The Future of the Database

New Groups of Users

Within the last few years, relational database management systems (RDBMS), such as Oracle and Sybase, has seen a whole new class of users. Up until recently, an RDBMS was primarily a tool for the big corporations. They’d use it to manage their payroll, for production management, for financial management, etc. In short, mission-critical applications where data integrity and security is far more important than flexibility or cost. Joe Nerd had no interest in using a database for his own stuff. There’s no way that he could ever create enough data all by himself, to warrant the huge cost and pain of installing and maintaining Oracle.

Enter the web, and the picture changes. Now, Joe Nerd wants to run a web site. Any interesting web site includes a way for the users of the web site to collaborate. Joe Nerd may own and run it, but the users of the web site share their comments, talk to each other, and in general contribute to the contents of the web site. To do that, you need to store your data somewhere and be able to retrieve them dynamically, as a browser requests a web page.

Databases are extremely well suited to this type of application. They take care of all the concurrency issues and does transaction management. Since only the RDBMS touches the files, the risk of corrupting the data files are low. And the query optimizer will make your data retrieval life easy. In short, you can’t really build an interesting web site without having a database sitting behind it.

This changes the user base for databases. The corporate MIS department developer gets company from Joe Nerd in the programmer user space. In the end user space, the user of the final application, the corporate staff gets company from Jane websurfer. As happened with the PC and with the Internet, when a technology is exposed to a new group of users, radical changes happen. But what changes?

Open Source Databases

The new users will be the type of people disposed for contributing to an open source project. These people haven’t really had any use for databases before, but they do now. Since open source programmers primarily program for their own needs, they’ll start hacking on relation database management systems. There is already one RDBMS that’s open source from the ground up, namely <a href=”http://www.postgresql.org/”>PostgreSQL. And <a href=”http://www.interbase.com/”>InterBase, previously a secret-source project, has had its source opened, although not under GPL. The secret-source database vendors, such as Oracle and Sybase, will begin to feel the pressure from open source competition within the next few years.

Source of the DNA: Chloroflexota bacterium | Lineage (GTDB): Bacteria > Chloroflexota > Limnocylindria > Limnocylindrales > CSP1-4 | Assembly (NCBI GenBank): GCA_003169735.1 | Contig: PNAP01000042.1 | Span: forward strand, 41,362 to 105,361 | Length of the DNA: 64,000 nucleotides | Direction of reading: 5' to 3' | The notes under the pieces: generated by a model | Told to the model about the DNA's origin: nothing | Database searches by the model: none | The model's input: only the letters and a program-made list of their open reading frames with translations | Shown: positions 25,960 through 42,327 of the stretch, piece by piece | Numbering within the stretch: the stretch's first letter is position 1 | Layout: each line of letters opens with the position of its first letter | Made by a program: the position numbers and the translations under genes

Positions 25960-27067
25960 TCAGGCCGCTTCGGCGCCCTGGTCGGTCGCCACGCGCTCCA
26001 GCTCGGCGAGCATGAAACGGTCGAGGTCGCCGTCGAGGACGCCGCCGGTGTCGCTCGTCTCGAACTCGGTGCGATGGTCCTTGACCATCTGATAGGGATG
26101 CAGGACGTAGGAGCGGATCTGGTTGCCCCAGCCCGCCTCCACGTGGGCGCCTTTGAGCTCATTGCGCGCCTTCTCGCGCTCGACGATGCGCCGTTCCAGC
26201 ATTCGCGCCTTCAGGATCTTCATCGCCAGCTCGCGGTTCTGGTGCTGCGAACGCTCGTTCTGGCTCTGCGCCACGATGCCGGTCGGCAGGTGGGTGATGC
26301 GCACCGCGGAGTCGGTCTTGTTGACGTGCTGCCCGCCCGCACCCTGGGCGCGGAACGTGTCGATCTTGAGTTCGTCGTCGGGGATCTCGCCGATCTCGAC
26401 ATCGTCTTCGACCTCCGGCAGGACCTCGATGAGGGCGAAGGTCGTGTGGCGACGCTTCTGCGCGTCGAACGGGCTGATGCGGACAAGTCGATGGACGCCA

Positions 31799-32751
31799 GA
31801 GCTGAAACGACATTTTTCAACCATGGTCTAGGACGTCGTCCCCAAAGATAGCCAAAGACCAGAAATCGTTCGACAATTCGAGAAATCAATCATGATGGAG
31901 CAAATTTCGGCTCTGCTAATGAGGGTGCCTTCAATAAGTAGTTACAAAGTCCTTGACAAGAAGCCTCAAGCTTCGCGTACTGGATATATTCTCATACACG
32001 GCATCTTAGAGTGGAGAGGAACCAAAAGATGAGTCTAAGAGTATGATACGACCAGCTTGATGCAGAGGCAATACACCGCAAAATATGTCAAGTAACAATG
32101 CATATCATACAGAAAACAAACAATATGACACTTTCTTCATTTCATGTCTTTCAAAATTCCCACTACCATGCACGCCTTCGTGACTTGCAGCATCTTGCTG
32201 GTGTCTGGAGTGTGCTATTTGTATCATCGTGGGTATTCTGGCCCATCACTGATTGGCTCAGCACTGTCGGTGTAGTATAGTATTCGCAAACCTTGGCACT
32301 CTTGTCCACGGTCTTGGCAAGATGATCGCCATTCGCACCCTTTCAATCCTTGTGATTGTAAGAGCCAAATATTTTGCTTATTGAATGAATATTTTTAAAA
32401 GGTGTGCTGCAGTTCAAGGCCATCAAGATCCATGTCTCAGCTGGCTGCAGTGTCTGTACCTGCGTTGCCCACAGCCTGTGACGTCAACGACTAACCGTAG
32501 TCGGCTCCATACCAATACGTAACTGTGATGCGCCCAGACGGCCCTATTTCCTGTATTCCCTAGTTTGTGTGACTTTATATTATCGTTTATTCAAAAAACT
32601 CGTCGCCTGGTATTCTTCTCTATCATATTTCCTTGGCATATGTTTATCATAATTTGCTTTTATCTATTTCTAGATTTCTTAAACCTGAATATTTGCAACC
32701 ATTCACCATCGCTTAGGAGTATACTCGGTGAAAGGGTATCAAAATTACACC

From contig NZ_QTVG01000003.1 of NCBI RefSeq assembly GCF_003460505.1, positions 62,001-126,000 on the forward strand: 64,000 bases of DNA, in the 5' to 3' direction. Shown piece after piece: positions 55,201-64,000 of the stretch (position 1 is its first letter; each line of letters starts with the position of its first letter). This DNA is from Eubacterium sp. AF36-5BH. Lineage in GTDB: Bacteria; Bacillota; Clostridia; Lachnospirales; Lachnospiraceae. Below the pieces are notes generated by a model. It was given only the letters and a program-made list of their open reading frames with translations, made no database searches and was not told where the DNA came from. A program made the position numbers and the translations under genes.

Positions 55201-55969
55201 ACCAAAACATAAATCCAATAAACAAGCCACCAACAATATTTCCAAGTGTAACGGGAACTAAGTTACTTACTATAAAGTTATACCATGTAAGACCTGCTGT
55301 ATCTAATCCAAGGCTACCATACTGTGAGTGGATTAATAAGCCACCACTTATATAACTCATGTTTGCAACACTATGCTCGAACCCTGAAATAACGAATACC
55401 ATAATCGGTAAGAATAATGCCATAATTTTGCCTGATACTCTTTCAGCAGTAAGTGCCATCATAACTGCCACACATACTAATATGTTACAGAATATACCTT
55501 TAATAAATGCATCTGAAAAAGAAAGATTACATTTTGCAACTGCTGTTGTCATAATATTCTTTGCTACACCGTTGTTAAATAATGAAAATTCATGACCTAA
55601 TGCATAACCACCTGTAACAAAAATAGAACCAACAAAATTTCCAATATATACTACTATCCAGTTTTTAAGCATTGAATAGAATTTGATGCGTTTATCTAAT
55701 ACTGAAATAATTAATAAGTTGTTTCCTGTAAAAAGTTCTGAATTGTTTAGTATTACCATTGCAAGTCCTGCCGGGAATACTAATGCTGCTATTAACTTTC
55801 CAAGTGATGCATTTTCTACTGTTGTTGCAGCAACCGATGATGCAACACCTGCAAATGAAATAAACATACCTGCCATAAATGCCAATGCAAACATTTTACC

New Demands

But the new types of users also has different demands than the old ones did. The applications used in banks don’t change much over time: Their primary concern is data integrity and security over flexibility. The programmers working for banks are used to old-fashioned development tools. The users of banking applications are used to arcane interaction experiences. And banks are wealthy enough that they don’t mind having to spend a lot of resources on maintaining a database server. Needless to say, this is not the case for Joe Nerd and his web application.

Flexible Data Models

On the web, the name of the game is change. A web application is constantly evolving in response to user needs. Often times, you even want the users of your web site to be able to define and evolve their own data models, a’ la a web-based MS Access application.

Current RDBMS software like Oracle and Sybase don’t support this scenario very well. They are designed for static data models. They’re very narrowminded as to what types of changes you’re allowed to make. More importantly, changing the data model isn’t transactional, so you can’t group two or three changes together and make sure that either all or none of them are executed. This is very critical, as there may be a programming error between the second and the third change, so only the two first are executed. These first changes have to somehow be undone, or we’ll have them lying useless around forever.

With current RDBMS software, the developer can chose to bite the bullet, do the data model changes very carefully, and be prepared to manually untangle the mess that will ineviably arise from time to time, when the changes break. Or he can chose to re-implement part of what the RDBMS was supposed to do on top of the RDBMS, which will be slower, less powerful and more work than having the RDBMS do its job.

The market will demand flexible data models. The RDBMS will have to acommodate it by making data definition more flexible and, most importantly, transactional. We need it, if we are to deliver high-quality applications to the end users, and it makes a lot more sense to put it into the database layer, rather than to have every application invent its own ad-hoc solution on top.

Modern Programming Environment